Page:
The evolving ‘whatnots’
THE EDITOR, Madam:
Jamaicans have creative names to assign to the Government’s large Cabinet; that is, ‘breakfront’ or ‘whatnot’! In commenting on Prime Minister Andrew Holness’ appointment of a 19-member Cabinet, nine state ministers, and three ministers without portfolio – political commentator Kevin O’Brien Chang asked, “What is the purpose of a minister without portfolio?”
It should be noted that in 2012, then Prime Minister Portia Simpson Miller appointed 20 Cabinet ministers, eight junior ministers (state ministers), and four ministers without portfolio.
In defence of the size of the executive, jokingly called a ‘whatnot’ by many Jamaicans, she said, “I have added some young persons so that they can begin to understudy the seniors. What I am trying to do now is succession planning” (The Gleaner, January 7, 2012). We hope that those young persons who survived the recent general election as members of parliament can now lead the People’s National Party.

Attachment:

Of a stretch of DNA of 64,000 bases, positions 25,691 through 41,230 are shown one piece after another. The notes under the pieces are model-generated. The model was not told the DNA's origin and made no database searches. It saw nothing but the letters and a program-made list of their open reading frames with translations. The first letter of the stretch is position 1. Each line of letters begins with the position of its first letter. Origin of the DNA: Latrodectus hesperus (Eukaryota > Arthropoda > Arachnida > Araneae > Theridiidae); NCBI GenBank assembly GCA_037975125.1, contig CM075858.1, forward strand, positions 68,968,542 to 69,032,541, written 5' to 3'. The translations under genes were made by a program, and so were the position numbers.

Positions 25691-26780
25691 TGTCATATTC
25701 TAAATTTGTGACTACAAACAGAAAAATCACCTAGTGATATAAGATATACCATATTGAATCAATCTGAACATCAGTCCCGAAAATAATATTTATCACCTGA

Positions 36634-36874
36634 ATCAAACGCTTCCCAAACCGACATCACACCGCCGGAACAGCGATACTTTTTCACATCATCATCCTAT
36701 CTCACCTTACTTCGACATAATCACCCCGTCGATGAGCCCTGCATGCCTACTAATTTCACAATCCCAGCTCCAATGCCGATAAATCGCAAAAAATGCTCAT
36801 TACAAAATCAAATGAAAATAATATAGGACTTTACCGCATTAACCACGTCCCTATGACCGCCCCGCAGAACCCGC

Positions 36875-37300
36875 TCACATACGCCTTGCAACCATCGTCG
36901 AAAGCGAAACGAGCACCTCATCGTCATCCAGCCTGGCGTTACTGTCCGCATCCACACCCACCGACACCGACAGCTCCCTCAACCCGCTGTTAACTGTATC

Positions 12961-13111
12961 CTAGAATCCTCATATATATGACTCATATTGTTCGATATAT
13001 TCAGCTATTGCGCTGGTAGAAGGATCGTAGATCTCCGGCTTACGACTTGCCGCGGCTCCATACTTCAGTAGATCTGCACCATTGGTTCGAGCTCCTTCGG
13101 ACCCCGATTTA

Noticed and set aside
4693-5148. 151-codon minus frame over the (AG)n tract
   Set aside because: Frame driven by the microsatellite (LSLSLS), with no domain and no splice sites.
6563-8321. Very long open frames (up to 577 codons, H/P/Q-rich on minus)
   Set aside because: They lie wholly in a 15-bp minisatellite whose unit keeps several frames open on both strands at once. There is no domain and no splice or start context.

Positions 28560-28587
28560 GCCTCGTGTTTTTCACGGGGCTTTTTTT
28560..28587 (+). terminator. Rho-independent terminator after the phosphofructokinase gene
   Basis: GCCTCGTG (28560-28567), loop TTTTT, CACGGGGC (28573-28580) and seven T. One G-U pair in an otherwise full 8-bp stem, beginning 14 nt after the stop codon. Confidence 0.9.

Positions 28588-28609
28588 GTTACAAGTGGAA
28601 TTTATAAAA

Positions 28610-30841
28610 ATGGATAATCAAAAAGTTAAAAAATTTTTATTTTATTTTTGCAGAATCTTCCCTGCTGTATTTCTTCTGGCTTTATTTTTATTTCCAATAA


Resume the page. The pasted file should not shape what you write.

The Jamaica Labour Party, in responding to the size of the 2012 Cabinet, expressed through its spokesman, Arthur Williams, that “the party takes issue with the decision of the prime minister to appoint four ministers without portfolio, labelling it as extravagant” (The Gleaner, January 9, 2012).
In 2016, the administration of Andrew Holness named an 18-member Cabinet, four ministers of state, and three ministers without portfolio.
Now ministers without portfolio is a common feature of government’s ‘whatnot’. They are either government ministers with no specific responsibilities or who does not head a particular ministry.
In the end, we hope that our ever-evolving ‘Whatnot’ will achieve the desired development and prosperity for the people of Jamaica.
DUDLEY C. MCLEAN II